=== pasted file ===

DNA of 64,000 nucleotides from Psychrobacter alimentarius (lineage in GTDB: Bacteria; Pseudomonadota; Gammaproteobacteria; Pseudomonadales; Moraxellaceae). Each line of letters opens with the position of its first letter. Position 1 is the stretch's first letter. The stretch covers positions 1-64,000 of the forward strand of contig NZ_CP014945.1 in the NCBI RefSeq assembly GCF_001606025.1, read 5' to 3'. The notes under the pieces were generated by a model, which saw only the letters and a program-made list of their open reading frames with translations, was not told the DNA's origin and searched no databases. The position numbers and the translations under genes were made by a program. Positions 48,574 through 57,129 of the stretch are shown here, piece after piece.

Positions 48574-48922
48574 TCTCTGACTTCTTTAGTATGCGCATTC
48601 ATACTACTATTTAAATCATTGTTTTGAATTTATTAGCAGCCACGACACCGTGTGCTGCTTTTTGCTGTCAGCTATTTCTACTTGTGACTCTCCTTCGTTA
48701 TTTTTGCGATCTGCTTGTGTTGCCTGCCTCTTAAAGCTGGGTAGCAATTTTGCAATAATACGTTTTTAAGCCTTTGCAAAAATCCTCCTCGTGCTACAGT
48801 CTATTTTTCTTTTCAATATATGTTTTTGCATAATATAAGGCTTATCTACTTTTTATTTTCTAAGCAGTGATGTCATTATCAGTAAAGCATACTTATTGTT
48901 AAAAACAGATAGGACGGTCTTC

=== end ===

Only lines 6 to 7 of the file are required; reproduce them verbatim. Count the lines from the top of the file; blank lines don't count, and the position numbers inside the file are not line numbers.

48801 CTATTTTTCTTTTCAATATATGTTTTTGCATAATATAAGGCTTATCTACTTTTTATTTTCTAAGCAGTGATGTCATTATCAGTAAAGCATACTTATTGTT
48901 AAAAACAGATAGGACGGTCTTC